More on MySQL & Sun
Laura Thomson has an interesting post about the MySQL acquisition. And I think it really highlights a fundamental disconnect that some companies built on providing open source applications for enterprises face:
Their means of getting revenue are at odds with their customers’ needs.
I’m a paying MySQL Enterprise Platinum customer, and I’m seriously considering not renewing for another year if Laura’s thoughts are on target. In a nutshell, here’s why:
In fact, as I mentioned already, I probably wouldn’t pay for MySQL as it stands today. I paid for it in the hopes that, as a paying customer, my feedback that these patches (and others like them) are vital would be listened to. Thus far, it hasn’t.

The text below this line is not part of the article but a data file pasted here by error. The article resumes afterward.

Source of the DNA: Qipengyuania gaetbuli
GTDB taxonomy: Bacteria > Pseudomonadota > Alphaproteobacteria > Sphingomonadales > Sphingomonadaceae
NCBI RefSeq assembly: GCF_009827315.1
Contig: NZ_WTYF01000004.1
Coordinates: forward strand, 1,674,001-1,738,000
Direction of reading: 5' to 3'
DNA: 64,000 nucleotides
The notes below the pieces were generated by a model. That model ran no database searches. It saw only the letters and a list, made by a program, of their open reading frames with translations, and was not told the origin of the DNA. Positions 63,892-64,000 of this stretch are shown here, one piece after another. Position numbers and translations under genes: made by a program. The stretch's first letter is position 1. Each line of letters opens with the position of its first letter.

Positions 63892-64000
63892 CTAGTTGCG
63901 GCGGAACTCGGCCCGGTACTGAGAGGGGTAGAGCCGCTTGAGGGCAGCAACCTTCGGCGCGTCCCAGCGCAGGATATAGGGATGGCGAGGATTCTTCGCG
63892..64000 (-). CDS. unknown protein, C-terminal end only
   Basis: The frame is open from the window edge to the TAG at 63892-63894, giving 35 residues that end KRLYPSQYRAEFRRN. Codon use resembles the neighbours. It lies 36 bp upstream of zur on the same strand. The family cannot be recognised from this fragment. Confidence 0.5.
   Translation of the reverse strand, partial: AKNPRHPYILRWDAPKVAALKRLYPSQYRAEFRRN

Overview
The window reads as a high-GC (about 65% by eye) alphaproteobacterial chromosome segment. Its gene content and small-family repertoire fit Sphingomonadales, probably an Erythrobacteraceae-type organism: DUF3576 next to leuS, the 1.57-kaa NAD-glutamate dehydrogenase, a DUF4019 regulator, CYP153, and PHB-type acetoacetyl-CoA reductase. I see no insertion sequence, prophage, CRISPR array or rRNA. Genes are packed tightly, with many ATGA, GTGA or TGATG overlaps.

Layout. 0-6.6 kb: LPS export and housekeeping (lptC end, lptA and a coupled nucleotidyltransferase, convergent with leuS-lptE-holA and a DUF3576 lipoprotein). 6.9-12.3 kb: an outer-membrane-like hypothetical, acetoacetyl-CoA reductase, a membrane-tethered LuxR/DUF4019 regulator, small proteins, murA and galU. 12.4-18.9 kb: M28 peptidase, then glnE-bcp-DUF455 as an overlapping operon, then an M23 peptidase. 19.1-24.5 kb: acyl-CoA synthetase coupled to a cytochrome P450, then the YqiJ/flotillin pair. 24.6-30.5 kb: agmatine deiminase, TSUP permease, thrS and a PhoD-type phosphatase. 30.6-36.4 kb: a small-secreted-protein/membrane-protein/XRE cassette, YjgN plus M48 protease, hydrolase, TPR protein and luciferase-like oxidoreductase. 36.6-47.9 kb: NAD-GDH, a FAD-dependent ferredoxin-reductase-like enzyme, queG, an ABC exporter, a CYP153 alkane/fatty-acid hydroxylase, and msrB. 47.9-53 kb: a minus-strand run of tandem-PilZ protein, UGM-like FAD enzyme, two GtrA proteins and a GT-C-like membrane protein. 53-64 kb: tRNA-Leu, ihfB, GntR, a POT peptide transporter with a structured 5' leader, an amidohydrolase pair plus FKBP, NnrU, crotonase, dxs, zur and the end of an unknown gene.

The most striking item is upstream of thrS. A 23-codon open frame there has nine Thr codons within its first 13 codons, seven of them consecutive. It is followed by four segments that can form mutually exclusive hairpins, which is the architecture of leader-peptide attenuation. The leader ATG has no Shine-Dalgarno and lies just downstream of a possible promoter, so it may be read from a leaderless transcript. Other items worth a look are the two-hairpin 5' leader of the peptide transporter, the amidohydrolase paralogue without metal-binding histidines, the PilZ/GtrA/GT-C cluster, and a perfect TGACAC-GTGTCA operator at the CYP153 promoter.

I could care less about MySQL’s desire to keep their released, supported software dual-licensed (commercial and GPL). I don’t consider our Enterprise subscription to be for the software – mentally, I’m paying for service and support. And the support (fixing InnoDB’s concurrency problems) is increasingly at odds with the business (releasing a commerical binary-only Enterprise release). But they’re on a collision course – I’m not the only one who will stop paying for it, resulting in damage to MySQL’s business.
I believe the right (and admittedly scary) thing to do is provide paid support for the GPL’d version and move the ball forward – accept community patches that fix major problems.
You can bet that I’ll be telling Sun this, over and over again. Since they have a history of listening, I’m optimistic.
(BTW, this problem isn’t unique to MySQL. Red Hat has the same dilemma – and they won’t take my money, no matter how hard I try to throw it their way)